Programmable nests for cells

phys.org | 9/20/2019 | Staff
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Using DNA, small silica particles, and carbon nanotubes, researchers of Karlsruhe Institute of Technology (KIT) have developed novel programmable nanocomposites that can be tailored to various applications and programmed to degrade quickly and gently. For medical applications, they can create environments in which human stem cells can settle down and develop further. Additionally, they are suited for the setup of biohybrid systems to produce power, for instance. The results are presented in Nature Communications and on the bioRxiv platform.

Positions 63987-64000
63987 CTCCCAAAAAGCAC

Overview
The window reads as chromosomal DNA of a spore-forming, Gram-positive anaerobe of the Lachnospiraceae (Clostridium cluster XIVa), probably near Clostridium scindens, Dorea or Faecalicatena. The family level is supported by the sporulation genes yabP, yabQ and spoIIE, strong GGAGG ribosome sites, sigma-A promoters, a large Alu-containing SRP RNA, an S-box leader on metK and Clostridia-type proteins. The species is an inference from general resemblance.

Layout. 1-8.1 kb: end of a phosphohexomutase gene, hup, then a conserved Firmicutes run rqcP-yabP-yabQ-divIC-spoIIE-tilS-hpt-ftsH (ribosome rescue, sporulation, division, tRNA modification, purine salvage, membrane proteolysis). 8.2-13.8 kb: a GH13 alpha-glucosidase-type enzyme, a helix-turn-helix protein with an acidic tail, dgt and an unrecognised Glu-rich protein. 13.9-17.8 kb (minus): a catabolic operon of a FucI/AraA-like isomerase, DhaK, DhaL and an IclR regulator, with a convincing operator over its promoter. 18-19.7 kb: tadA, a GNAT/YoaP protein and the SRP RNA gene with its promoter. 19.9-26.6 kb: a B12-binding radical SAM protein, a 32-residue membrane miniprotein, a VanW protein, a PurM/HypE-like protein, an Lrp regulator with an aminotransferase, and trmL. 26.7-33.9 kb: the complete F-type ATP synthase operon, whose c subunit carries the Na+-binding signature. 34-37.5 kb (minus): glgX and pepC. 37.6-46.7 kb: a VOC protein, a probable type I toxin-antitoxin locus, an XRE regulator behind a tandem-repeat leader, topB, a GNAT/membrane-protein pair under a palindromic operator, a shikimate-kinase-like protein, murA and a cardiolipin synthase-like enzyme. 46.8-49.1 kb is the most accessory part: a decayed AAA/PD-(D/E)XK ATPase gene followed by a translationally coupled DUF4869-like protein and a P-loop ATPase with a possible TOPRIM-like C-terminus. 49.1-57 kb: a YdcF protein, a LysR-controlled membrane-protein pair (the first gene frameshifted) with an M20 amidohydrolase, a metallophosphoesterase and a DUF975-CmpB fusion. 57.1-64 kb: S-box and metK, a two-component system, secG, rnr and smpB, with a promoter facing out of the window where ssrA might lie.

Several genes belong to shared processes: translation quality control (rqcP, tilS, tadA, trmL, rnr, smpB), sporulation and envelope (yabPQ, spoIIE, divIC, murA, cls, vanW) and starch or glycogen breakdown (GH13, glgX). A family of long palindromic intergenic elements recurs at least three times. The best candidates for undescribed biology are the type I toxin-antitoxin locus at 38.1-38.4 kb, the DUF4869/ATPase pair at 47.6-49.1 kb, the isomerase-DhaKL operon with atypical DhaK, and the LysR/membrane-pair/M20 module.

Stem cells are cultivated for fundamental research and development of effective therapies against severe diseases, i.e., to replace damaged tissue. However, stem cells will only form healthy tissue in an adequate environment. For the formation of three-dimensional tissue structures, materials are needed that support cell functions with perfect elasticity. New programmable materials suited for use as substrates in biomedical applications have now been developed by the group of Professor Christof M. Niemeyer of the Institute for Biological Interfaces, together with colleagues from the Institute of Mechanical Process Engineering and Mechanics, the Zoological Institute, and the Institute of Functional Interfaces of KIT. These materials can be used among others to create environments in which human stem cells can settle down and further develop.

Researchers - Nature - Communications - Materials - Consist

As reported by the researchers in Nature Communications, the new materials consist of DNA, small silica particles,...
(Excerpt) Read more at: phys.org
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